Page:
Plyometric training for the position player will address the lower body, upper body, and rotational components of hitting. Lower body plymetrics will focus on improving the force outputs of the kinetic chain to increase ground reaction forces, first step push, acceleration to top speed, and change of direction.These modalities will incorporate “jump training” with a standardized progression beginning with jumps focusing on the deceleration, progressing to multiple jumps, and depth jumps.

Upper body plyo’s will address “push” and “throw”power in the baseball athlete. The utilization of a medicine ball will be the training tool most commonly utilized in these modalities for the upper body power development. Relative to the baseball baseball player, upper body plyo’s will focus on overhead throws and push movements. A progression will again be utilized with upper body plymetrics beginning with a standing position, progressing to stepping movements, and to single leg throws.

Rotational plyometrics will utilize a medicine ball in rotary movement patterns to develop power in the transverse plane. Rotational plyometrics are most associated with the hitting motion though the throwing motion will also utilize power generated in this movement plane. Rotational plyometrics typically utilize an agressive rotational movement throwing the medicine to a partner or against a wall. Progressions often associated with rotational plyometrics will move from a kneeling position, to a stepping action, and to single leg exercises.

Olympic Lifts

Olympic Lifting is comprised of the clean and jerk and snatch lifts. Both of these lifts are very technically orientated for proper execution. As a result, hybrids and partial movements of these two lifts are commonly utilized in the development of power within the kinetic chain. The hang clean, push press, hang snatch, and single arm dumbbell snatch are examples of hybrids or partials.

Olympic lifting recruits the entire kinetic chain, encompasses the stretch shortening cycle, necessitates stabilization of the kinetic chain during execution, develops high levels of rapid muscle fiber activation, and increases force production within the neuromuscular system. As a result the inclusion of Olympic Lifts is very beneficial in the development of power production within the kinetic chain.

Olympic lifts and their hybrids are not as common as plyometrics for power development in the sport of baseball. This is due to the fact the majority of Olympic lifts require the athlete to perform overhead  lifts. As a result of the repetitive overhead movements in baseball, adding additional activities where high loads are required to be lifted over the athlete’s head do not mess well with the sport of baseball. The risk/reward benefits of these exercises, the potential for overuse injuries in the shoulder complex, and other options for power development for the baseball athlete suggest Olympic lifts may not be the best choice for power development with the this athletic population.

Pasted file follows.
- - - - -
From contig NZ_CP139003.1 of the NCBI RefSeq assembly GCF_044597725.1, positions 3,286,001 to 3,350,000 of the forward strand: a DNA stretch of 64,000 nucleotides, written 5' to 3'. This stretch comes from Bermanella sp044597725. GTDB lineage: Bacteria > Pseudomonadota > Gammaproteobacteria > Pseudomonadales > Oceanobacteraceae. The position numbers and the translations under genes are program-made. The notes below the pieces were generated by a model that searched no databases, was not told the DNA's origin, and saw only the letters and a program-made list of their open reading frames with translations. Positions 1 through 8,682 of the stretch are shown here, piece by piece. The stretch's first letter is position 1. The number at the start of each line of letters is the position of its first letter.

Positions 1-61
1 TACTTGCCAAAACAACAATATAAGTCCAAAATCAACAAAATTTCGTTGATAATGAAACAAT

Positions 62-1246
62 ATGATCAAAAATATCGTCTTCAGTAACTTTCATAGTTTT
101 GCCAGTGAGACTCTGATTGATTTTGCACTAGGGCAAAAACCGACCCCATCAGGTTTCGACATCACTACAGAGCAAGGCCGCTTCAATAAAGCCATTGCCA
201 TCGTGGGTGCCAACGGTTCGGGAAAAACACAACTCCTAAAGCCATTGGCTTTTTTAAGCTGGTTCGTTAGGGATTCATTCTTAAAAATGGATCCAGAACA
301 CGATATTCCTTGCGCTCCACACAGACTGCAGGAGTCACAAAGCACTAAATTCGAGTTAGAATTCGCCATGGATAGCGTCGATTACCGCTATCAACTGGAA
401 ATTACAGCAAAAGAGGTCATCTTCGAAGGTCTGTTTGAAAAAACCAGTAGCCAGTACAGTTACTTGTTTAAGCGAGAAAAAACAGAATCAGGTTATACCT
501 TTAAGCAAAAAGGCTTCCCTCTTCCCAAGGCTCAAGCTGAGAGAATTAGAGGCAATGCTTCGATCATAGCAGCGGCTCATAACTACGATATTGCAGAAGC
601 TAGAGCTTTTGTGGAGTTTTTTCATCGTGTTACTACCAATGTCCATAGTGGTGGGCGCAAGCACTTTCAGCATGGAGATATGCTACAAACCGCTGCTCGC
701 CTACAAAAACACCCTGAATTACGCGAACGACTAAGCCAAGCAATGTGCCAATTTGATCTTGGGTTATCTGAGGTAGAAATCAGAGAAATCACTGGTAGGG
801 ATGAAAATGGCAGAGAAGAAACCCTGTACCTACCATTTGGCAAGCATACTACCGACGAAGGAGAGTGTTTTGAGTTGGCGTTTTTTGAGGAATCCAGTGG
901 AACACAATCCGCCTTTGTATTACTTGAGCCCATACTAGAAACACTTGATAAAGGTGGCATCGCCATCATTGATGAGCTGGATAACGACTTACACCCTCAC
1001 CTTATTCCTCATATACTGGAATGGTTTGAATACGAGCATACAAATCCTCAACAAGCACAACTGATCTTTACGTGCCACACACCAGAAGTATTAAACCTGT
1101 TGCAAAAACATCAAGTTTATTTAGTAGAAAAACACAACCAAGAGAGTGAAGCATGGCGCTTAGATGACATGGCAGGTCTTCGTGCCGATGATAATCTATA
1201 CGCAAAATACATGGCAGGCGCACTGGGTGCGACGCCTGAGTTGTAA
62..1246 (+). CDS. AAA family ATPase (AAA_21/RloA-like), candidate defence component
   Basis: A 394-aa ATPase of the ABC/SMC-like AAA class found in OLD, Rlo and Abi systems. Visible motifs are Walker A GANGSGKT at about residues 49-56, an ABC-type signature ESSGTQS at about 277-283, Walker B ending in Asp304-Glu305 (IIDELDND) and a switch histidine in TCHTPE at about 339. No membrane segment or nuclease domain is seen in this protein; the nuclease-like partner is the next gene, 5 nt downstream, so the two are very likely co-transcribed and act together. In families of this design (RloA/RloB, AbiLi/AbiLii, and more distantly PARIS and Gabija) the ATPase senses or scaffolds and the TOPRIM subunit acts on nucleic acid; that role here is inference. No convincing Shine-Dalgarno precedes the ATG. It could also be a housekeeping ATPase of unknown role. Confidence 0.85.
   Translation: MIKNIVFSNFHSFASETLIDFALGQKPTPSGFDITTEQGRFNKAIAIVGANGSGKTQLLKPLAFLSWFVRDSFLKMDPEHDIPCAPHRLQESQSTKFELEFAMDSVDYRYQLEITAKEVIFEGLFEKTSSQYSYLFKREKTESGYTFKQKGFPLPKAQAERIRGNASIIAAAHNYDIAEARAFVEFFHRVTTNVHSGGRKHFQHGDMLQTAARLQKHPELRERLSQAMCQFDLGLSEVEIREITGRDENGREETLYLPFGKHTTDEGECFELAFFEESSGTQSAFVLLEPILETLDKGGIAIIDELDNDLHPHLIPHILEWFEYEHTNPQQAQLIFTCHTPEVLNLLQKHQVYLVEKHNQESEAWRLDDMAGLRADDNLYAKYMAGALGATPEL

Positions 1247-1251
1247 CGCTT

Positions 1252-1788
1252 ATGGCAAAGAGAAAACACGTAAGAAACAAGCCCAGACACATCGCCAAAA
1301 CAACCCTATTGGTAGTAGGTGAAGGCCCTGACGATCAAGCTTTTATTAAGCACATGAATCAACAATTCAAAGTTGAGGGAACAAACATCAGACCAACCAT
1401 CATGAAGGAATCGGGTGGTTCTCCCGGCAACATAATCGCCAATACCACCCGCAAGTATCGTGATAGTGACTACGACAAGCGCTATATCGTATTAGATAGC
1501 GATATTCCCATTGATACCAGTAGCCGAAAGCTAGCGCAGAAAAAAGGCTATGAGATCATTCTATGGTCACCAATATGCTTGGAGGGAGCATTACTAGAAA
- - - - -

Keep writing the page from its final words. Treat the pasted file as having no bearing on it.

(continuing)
Sample Power Development Programs for Baseball

Recognizing the importance of power development for the baseball athlete and the varying modalities which can be utilized to develop power listed below are some sample power programs for the sport of baseball. The sample programs utilize a systematic progression to continually challenge the athlete, and increase the intensity as the athlete progresses through the modalities. Recognize these are only sample programs utilizing plyometrics as the driver for power development in the kinetic chain.

Lower Body Plyometric Program:

  1. Deceleration Box Jumps
  2. Box Jumps
  3. Jumps in Place – Singles
  4. Jumps in Place – Consecutive
  5. Loaded Jumps in Place – Singles
  6. Loaded Jumps in Place – Consecutive

 

Upper Body Throw Plyometric Program

  1. Stationary Overhead Medicine Ball Throw
  2. Staggered Stance Overhead Medicine Ball Throw
  3. Stepping Overhead Medicine Ball Throw
  4. Single Leg Overhead Medicine Ball Throw

 

Upper Body Push Plyometric Program

  1. Stationary Medicine Ball Chest Pass
  2. Staggered Medicine Ball Chest Pass
  3. Stepping Medicine Ball Chest Passs
  4. Single Leg Medicine Ball Chest Pass
  5. Single Arm Rotational Medicine Ball Chest Pass

 

Rotational Plyometric Program

  1. Kneeling Medicine Ball Side Throw
  2. 1/2 Kneeling Medicine Ball Side Throw
  3. Frontal Medicine Ball Twist Throw
  4. Standing Medicine Ball Side Throw
  5. Stepping Medicine Ball Side Throw

 

About Performance Coach Sean Cochran: Sean Cochran, one of the most recognized performance coaches in sports today. A career spanning positions with 2 major league baseball organizations, over 10 years on the PGA Tour and work with top professionals including three-time Masters, PGA, and British Open Champion Phil Mickelson, future hall of fame Trevor Hoffman, and Cy Young award winner Jake Peavy. He has been involved in the production of numerous performance videos and authored books including; Performance Golf Fitness, Complete Conditioning for Martial Arts, and Fit to Hit. He has been a presenter of educational seminars for numerous organizations including the world renown Titleist Performance Institute.